Third, the struggles against displacement are necessarily varied.  While the rallying cry of the “right to the city” is inspiring, it would be a mistake to identify the various means and forms of resistance to displacement as attempts to decommodify land or as collective action.  Take the case of what Weinstein calls the “right to stay put,” a “durability” which defies displacement but which does not always take the anticipated form of urban social movements or street protest.  As these books encourage us to see power where it is not always visible, so they guide us to understand contestation and struggle that might not be immediately apparent. 


Ananya Roy is Professor of Urban Planning, Social Welfare and Geography and inaugural Director of The Institute on Inequality and Democracy at UCLA Luskin. She holds The Meyer and Renee Luskin Chair in Inequality and Democracy.

Previously she was on the faculty at the University of California, Berkeley, where she founded and played a leadership role in several academic programs, centers, and divisions, including Urban Studies, Global Metropolitan Studies, International and Area Studies, Blum Center for Developing Economies, and Global Poverty and Practice. At UC Berkeley, Ananya held the Distinguished Chair in Global Poverty and Practice and prior to that, the Friesen Chair in Urban Studies. Ananya has a B.A. (1992) in Comparative Urban Studies from Mills College, a M.C.P. (1994) and a Ph.D. (1999) from the Department of City and Regional Planning at the University of California, Berkeley.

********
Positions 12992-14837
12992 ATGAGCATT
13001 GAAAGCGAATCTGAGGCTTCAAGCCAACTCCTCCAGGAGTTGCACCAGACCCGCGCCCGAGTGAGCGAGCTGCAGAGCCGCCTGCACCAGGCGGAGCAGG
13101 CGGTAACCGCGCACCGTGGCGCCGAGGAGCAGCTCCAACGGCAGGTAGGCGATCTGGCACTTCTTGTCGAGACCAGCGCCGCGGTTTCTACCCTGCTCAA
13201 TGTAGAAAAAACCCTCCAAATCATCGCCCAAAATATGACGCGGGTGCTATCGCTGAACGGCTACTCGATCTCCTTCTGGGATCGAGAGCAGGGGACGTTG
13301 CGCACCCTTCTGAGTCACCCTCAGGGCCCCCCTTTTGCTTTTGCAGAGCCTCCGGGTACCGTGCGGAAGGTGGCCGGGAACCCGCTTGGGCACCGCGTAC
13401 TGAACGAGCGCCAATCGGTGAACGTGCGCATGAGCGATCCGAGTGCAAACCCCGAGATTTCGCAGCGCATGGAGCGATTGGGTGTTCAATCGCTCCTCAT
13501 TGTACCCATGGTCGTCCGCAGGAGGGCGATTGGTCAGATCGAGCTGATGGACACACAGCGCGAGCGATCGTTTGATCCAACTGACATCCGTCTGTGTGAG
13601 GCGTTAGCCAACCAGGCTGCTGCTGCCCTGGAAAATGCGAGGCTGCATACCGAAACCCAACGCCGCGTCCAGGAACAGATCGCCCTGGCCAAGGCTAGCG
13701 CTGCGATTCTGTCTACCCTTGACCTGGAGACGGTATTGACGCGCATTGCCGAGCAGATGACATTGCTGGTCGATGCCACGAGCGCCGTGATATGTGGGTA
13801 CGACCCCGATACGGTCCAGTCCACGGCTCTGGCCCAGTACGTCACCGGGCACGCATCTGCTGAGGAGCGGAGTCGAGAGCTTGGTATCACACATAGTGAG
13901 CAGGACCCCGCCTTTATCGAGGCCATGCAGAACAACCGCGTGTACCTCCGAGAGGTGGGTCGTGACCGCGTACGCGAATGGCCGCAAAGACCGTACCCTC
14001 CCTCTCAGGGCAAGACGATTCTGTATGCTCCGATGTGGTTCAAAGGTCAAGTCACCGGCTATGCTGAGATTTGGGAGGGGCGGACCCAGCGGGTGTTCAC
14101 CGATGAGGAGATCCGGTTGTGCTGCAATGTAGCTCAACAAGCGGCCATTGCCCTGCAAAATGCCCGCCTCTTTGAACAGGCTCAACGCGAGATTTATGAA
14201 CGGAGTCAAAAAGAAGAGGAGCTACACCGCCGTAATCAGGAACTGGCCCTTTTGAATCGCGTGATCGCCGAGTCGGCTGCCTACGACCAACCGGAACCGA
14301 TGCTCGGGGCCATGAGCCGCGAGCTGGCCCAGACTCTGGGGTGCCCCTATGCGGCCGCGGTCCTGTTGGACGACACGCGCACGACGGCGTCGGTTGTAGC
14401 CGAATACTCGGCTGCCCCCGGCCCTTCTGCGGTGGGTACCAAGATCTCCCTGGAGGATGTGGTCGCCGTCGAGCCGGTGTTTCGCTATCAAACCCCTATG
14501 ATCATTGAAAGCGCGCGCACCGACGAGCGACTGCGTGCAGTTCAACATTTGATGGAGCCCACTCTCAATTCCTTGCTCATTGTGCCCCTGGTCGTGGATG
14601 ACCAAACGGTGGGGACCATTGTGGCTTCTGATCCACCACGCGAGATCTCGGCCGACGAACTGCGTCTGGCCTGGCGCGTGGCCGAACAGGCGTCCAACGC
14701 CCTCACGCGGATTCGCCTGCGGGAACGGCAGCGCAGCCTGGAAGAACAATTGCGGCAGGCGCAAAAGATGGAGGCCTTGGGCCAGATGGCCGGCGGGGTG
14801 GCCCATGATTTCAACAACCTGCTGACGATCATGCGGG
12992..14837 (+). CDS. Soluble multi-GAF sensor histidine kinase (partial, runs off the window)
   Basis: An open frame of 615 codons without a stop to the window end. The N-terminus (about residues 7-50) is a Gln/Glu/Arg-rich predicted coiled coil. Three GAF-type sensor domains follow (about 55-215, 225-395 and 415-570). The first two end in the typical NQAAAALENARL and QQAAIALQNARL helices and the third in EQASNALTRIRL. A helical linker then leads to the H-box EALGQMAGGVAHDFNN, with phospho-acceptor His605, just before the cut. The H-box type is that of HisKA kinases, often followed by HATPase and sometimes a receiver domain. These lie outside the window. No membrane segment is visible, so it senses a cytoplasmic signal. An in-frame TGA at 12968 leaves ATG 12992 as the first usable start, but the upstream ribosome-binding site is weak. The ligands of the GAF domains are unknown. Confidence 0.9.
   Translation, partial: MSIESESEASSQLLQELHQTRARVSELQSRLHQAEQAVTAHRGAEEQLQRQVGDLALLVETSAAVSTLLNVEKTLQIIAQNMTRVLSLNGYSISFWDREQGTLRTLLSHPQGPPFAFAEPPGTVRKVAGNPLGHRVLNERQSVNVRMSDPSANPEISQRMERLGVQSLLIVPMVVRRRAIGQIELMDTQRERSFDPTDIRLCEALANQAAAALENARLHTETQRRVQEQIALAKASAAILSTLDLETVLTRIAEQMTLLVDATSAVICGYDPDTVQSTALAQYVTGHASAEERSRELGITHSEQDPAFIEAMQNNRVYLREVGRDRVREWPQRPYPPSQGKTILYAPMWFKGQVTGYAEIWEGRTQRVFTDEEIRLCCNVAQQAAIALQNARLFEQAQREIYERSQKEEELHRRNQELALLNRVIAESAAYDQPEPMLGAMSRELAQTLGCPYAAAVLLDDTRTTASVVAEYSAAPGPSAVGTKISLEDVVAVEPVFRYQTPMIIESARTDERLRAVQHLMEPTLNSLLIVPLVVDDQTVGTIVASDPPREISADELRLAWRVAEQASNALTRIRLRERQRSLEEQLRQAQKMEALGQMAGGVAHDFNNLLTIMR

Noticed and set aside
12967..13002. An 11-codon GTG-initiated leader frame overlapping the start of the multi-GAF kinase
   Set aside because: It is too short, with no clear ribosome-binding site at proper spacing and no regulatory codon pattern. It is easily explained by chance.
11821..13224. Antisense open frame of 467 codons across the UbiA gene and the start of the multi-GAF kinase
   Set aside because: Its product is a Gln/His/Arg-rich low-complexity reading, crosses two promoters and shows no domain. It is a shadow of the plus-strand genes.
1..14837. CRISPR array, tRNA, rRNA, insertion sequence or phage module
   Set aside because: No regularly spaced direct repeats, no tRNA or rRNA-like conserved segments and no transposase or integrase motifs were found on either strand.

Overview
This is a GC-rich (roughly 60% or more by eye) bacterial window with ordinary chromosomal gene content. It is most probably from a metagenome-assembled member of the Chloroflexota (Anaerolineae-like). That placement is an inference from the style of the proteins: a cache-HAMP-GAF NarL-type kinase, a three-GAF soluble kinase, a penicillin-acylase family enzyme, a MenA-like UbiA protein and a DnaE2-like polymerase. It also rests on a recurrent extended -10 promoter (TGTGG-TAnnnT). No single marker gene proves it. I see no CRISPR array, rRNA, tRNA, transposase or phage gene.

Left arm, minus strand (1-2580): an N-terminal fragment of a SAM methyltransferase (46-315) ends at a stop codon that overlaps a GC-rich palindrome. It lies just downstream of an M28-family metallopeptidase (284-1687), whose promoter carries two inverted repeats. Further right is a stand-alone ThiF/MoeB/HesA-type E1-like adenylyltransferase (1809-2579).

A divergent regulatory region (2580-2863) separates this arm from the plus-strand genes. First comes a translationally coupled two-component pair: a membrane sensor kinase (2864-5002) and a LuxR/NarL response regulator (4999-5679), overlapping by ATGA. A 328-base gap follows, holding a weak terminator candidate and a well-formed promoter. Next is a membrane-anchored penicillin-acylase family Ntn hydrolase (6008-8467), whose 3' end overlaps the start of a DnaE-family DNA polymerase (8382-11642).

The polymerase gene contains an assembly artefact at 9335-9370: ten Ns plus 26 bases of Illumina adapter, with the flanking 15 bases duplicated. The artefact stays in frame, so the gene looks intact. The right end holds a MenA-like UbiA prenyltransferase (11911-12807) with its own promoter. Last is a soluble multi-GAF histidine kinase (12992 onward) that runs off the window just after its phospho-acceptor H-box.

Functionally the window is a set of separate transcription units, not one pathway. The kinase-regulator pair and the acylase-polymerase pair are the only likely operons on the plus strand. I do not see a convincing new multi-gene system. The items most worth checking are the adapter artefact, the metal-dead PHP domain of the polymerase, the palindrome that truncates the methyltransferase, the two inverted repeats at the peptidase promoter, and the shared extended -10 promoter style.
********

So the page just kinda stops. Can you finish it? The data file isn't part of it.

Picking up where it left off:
Ananya’s scholarship has focused on urban transformations in the global South, with particular attention to the making of “world-class” cities and the dispossessions and displacements that are thus wrought. Her books on this topic include City Requiem, Calcutta: Gender and the Politics of Poverty and Worlding Cities: Asian Experiments and the Art of Being Global, the latter co-edited with Aihwa Ong. A separate line of inquiry has been concerned with new regimes of international development, especially those that seek to convert poverty into entrepreneurial capitalism and the economies of the poor into new markets for global finance. Her authored book on this subject, Poverty Capital: Microfinance and the Making of Development, was the recipient of the 2011 Paul Davidoff award, which recognizes urban planning scholarship that advances social justice. A resident of Oakland, CA, for many years, her recent research uncovers how the U.S. “war on poverty” shaped that city and how also it became the terrain of militant politics as well as experiments with community development. This work appears in her new book, Territories of Poverty: Rethinking North and South, co-edited with Emma Shaw Crane. Ananya’s ongoing research examines what she calls the “urban land question”, in India, as well as in globally interconnected nodes across North and South. Her emphasis is on how poor people’s movements challenge evictions and foreclosures, thereby creating political openings for new legal and policy frameworks for the use and management of urban land.

Please visit Ananya’s full website at https://ananyaroy.org/ for links to articles and further information.